Net Platforms

Microsoft’s quarterly results show that growth is nowhere near slowing down

Revenue growth at the Azure cloud unit accelerated past 50% in the three months through June, helping the company notch the fastest total sales growth in three years

Tuesday’s wave of Big Tech earnings made it clear that momentum remains on the side of Alphabet GOOG, +0.12%, Apple AAPL, +0.46% and Microsoft MSFT, +0.10%.

All three are big winners. Alphabet weathered Apple’s advertiser-identifier storm. Apple boasted of iPhone and service growth. And Microsoft had the best year-over-year sales growth in three years — 21%.

After first-quarter results were released three months ago, I looked for catalysts that could fuel continued growth for Amazon AMZN, -0.84%.

In this latest quarter, I’m looking at Microsoft’s prospects, and why, despite quarter after quarter of solid results, there is little reason to believe this string of outperformance should end any time soon.


Cloud expansion is massive

For several quarters, critics have questioned whether Microsoft could maintain its growth in cloud with the Azure number in focus. Amazon’s competing unit, Amazon Web Services (AWS), has reported steady growth of around 30% a quarter, with the most recent total at just over $13.5 billion.

Microsoft, however, delivered about 50% growth at Azure last quarter. And while the company doesn’t disclose the actual revenue number, it does provide a total for its Intelligent Cloud segment, which encompasses more than just the infrastructure (Azure) number. That business had 30% growth, surpassing $17 billion.

It is also paramount to understand that hybrid cloud, which blends on-premise and cloud computing, has largely been declared the preferred compute architecture for enterprises. Microsoft is well-positioned to compete and win significant market share in this area.

Azure Arc, the company’s hybrid and multi-cloud management, is robust. CEO Satya Nadella has been outspoken about Microsoft being an enabler of multi-cloud adoption, including the potential use of competitive cloud offerings. Still, Nadella has shown a strong understanding of the market’s direction and the value of taking an open approach. I expect enterprise users to react positively to this sentiment.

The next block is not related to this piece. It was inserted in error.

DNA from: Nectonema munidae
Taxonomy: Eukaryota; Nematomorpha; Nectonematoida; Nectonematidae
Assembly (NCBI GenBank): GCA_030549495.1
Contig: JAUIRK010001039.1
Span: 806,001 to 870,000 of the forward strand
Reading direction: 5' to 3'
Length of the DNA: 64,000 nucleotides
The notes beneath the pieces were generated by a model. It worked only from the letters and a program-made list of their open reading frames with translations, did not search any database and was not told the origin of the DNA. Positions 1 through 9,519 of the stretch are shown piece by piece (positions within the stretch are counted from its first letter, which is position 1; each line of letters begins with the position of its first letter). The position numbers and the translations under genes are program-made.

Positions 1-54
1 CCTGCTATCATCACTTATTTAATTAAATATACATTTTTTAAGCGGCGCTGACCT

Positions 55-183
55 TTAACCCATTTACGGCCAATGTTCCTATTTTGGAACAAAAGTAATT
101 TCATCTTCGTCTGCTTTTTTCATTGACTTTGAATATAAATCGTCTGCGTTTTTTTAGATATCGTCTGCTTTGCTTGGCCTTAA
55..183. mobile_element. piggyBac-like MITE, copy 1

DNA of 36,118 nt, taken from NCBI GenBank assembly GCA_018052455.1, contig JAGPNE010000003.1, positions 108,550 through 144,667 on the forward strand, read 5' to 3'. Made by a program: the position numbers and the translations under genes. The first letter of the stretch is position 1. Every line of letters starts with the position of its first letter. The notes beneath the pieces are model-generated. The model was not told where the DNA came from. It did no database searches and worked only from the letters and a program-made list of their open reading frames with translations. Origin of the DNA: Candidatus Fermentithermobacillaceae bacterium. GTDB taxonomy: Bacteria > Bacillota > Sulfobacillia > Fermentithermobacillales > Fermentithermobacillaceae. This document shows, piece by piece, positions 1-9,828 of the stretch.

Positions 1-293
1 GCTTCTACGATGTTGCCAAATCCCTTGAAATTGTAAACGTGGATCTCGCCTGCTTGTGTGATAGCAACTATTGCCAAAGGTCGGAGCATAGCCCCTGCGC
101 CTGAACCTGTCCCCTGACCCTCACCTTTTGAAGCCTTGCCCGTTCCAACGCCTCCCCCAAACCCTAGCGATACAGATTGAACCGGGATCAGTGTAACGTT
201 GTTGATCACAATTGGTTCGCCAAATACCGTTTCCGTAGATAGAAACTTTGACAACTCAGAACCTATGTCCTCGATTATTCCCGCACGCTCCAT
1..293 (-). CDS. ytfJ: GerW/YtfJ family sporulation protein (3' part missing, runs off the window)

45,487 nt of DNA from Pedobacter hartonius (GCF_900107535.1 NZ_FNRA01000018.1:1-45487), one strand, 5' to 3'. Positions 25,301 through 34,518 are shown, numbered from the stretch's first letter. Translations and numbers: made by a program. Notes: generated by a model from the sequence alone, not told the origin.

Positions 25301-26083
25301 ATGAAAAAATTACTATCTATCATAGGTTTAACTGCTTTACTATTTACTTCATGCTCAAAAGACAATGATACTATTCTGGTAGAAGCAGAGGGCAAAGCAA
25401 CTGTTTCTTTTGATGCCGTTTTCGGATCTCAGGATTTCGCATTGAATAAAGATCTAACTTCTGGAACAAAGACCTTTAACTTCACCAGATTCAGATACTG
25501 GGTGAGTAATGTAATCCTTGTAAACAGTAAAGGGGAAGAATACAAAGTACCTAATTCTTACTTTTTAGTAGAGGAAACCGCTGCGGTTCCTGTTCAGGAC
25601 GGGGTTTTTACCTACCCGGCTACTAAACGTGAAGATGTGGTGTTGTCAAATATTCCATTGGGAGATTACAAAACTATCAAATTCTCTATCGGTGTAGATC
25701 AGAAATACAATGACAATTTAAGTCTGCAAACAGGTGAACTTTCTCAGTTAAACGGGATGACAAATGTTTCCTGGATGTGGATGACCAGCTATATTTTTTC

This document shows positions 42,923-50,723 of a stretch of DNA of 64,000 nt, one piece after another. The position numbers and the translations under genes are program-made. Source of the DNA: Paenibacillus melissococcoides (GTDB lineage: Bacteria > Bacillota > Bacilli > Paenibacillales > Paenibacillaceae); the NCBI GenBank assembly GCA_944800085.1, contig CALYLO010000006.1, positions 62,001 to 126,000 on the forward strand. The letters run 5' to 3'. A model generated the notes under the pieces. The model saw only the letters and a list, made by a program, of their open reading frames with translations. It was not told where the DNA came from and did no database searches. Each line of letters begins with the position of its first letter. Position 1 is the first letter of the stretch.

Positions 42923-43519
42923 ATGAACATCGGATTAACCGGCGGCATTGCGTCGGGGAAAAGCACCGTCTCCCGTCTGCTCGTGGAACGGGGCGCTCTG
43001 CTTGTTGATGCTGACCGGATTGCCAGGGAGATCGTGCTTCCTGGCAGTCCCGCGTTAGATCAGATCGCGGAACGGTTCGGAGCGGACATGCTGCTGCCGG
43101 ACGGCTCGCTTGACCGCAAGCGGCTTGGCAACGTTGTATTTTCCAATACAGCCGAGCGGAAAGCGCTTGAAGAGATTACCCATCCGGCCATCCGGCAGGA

Business applications and Teams

Microsoft’s productivity business jumped 25%, led by strong growth of its Dynamics ERP/CRM and its Dynamics 365 cloud offerings, at 33% and 49%, respectively. Those are solid numbers for this subset and a catalyst for growth despite often flying under the radar.

I’ve had a bullish outlook on Microsoft Dynamics and its cloud offering, Dynamics 365, for some time. This bullish sentiment has been driven by Microsoft’s overall momentum and its vertical integration, bringing infrastructure, data and platform closer together to build a more ubiquitous experience for users that leverage its full stack of solutions.

Over the past several quarters, Microsoft has been actively deepening the integration of its business applications with Microsoft Teams. Those integrations are designed to make Teams the core work hub for enterprise removing friction and enabling more accessibility to systems of records and data for employees.

It may seem nascent, but it is far from that as companies are looking for ways to streamline productivity and move employees out of their inbox. In Tuesday’s earnings announcement, Microsoft updated that Teams has now reached 250 million monthly users. This ecosystem provides a massive opportunity for growth and expansion, and the company’s integration investments should yield meaningful results.

With the Salesforce deal to buy Slack now closed, I see the two companies competing to accelerate innovation even faster as enterprises look to connect collaboration and business applications to adapt to new post-pandemic working styles. However, I see the competition as something that both companies will feed off. This is an instance where I believe competition will be good for both companies.

A question mark

The only genuine concern for the quarter was the 20% decline in Surface, while seemingly all other PC makers are selling devices as fast as they can get chips to manufacture them. With Intel INTC, +1.19% and AMD AMD, +5.13% delivering record-breaking PC results, it feels like the Surface business should be doing better.

Microsoft pointed to the shortage as the impetus of the weaker performance. If that is the case, this short-term lag from devices could turn over the next several quarters as semiconductor manufacturing catches up to the outsized market demand. The quarter’s poor results for Surface is undoubtedly a hiccup for Microsoft but shouldn’t be seen as a long-term issue unless a pattern of declines emerges within the segment.


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